Trying Doors – Ambition Magazine
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Trying Doors

The only doors I couldn’t get into, were the ones I never tried to open.

Back in college, there was this before class ritual that used to bother me so much. People would gather at the door of the classroom. Most of the time, no one had even tried it to see if it was locked, or peeked to see if it was empty; they all just stood there. Instead of waiting with the others, I often tried the door. Sometimes I’d disrupt a class, sometimes I’d get first pick of the seats. Either way, I was always glad to have tried versus just waiting, following the others.

My child’s father and I, we’d thought of moving before. Together. We decided that we didn’t want to spend more than about $600 though, because that was all we thought we could afford. I was moving on my income, only; which meant that I probably should have been looking for postings in the $500 range.

I couldn’t resist going to see this apartment in the northern part of town that was $650. I knew I couldn’t afford it but I just thought it would be a good tease. There’s an annoying feeling inside of me that doesn’t ever want to believe a thing is not possible, too. The Craigslist ad shouted at me: SUNNY APARTMENT IN A TWO FAMILY HOME ON A DEAD END STREET. Everything about it was perfect. There were hardwood floors, a fireplace, two bedrooms and it was nestled in a nice neighborhood. The yards on the surrounding streets were well manicured and when I pulled up I even saw a little girl outside across the street longing for a playmate. “I know someone that wants to play,” I thought to myself. It was perfect for me, like the right shoe with the right bag on a Saturday night. It was torture to look at it, but I did and even completed an application even though I just knew in my heart it wasn’t financially possible.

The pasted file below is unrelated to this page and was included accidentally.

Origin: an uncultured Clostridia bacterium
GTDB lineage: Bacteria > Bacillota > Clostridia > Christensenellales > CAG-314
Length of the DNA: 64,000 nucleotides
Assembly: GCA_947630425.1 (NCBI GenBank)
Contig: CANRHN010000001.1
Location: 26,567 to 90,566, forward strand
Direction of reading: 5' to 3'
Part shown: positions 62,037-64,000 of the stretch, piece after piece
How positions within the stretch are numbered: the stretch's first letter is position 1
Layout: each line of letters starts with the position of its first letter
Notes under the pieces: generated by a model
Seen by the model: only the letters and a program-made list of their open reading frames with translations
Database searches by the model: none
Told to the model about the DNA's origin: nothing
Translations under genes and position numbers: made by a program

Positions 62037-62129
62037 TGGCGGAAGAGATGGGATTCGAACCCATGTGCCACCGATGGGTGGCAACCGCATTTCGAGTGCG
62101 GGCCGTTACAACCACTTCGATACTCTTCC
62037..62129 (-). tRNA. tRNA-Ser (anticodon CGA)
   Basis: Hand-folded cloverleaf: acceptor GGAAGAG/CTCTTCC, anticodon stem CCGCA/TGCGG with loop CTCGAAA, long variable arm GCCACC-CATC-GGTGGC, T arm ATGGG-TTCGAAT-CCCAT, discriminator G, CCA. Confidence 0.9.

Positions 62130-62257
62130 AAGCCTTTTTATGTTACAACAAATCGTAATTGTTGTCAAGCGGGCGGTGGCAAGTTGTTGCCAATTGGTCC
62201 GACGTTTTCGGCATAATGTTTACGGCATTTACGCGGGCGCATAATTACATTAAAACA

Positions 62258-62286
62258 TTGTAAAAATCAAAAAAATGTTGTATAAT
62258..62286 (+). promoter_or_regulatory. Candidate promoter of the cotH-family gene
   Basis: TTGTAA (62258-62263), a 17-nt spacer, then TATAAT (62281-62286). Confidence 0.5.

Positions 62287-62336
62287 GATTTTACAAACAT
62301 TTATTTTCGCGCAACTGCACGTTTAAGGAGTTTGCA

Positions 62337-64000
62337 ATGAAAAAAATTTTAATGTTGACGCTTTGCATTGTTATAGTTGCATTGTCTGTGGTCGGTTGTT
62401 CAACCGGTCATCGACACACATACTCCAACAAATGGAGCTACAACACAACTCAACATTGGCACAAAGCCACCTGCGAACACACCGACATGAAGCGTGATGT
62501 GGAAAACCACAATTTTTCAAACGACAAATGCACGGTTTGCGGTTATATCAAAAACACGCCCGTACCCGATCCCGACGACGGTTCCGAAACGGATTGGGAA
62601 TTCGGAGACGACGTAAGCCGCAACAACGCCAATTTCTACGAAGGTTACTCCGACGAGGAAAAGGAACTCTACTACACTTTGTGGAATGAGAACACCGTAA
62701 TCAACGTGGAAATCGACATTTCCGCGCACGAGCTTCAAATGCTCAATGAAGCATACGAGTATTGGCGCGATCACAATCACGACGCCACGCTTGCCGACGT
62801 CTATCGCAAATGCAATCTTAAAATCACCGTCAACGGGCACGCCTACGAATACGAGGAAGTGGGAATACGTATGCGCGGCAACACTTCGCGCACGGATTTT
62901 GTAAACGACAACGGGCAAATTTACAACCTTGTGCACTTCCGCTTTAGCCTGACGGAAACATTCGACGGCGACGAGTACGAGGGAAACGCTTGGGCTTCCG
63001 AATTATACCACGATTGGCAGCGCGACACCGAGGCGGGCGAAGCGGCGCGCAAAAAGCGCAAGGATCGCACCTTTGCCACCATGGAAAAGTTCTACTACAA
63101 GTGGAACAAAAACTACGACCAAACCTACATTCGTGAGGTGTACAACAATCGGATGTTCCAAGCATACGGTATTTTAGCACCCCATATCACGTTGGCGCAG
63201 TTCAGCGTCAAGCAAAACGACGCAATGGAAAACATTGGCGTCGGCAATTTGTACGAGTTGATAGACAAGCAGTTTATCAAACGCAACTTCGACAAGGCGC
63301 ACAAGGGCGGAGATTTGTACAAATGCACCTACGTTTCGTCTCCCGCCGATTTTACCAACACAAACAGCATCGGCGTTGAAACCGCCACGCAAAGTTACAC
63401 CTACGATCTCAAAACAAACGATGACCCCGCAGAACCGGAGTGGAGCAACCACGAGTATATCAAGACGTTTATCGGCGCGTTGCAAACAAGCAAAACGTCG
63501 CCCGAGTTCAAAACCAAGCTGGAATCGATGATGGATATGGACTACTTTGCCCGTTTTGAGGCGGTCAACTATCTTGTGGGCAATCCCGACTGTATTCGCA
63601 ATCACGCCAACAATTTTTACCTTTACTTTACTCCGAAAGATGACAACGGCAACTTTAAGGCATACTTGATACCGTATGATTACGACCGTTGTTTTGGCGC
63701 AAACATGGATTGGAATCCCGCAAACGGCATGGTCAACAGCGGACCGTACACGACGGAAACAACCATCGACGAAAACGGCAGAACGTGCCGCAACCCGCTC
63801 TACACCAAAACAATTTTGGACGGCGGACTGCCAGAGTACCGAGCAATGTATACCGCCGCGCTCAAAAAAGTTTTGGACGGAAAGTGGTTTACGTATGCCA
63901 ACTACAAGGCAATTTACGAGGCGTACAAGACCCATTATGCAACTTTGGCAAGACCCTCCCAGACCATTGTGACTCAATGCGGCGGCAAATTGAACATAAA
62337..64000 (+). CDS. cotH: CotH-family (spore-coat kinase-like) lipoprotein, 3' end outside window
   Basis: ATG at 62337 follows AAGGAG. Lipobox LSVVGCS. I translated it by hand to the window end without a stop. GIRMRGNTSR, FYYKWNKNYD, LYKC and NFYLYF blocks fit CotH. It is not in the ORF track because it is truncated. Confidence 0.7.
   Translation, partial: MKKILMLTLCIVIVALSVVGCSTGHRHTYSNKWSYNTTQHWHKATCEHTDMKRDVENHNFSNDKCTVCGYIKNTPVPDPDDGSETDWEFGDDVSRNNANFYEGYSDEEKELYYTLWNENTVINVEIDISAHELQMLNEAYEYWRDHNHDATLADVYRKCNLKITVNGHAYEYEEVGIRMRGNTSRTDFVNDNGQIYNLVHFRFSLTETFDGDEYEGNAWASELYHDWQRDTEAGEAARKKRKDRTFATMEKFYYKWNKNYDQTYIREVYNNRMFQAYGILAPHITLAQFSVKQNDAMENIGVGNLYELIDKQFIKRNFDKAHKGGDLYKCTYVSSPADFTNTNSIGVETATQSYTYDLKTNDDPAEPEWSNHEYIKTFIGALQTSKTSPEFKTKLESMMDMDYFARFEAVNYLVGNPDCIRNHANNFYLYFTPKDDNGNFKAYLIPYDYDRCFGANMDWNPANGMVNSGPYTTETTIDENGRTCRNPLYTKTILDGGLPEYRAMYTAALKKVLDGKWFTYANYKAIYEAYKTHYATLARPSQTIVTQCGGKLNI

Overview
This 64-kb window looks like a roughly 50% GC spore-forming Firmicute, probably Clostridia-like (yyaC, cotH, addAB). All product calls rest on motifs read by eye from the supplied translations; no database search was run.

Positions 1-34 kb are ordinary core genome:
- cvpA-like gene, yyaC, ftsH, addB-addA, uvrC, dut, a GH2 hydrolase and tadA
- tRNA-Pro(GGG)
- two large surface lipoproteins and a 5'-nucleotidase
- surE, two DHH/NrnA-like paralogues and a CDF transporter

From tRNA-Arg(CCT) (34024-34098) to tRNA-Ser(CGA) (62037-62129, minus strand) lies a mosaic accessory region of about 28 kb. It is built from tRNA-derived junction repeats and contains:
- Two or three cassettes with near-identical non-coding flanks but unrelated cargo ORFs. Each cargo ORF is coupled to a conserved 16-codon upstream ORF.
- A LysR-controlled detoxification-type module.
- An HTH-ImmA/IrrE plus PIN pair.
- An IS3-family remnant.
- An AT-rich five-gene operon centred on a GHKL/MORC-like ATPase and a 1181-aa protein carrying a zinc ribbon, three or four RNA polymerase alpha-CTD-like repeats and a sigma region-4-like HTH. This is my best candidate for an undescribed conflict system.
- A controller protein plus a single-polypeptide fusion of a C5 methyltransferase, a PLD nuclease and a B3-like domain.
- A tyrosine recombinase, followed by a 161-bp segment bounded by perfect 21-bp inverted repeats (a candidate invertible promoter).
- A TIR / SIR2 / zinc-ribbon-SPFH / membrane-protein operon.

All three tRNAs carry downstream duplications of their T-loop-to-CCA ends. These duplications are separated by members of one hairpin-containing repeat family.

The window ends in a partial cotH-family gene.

When I called to turn in the application the manager told me that it was already in the process of being rented. I hung my head. Then the next day I called back and said, “I just wanted to let you know that if anything happens with the future renter, I would be happy to take it.” I tried that door. A week later, the manager called me back to see if I was still interested. A month later, the apartment was mine.

Faith is the substance of things hoped for, and the evidence of things not seen.

The numbers didn’t add up when I viewed the apartment, and the numbers didn’t add up when I signed the lease, but God made a way for me to get from up under my child’s father in that toxic relationship. I didn’t know how I was going to pull it all together and pay the rent, but it didn’t matter at that moment. My faith had gotten me this far and I wasn’t going to stop believing now.

Ashley Aya Ferguson
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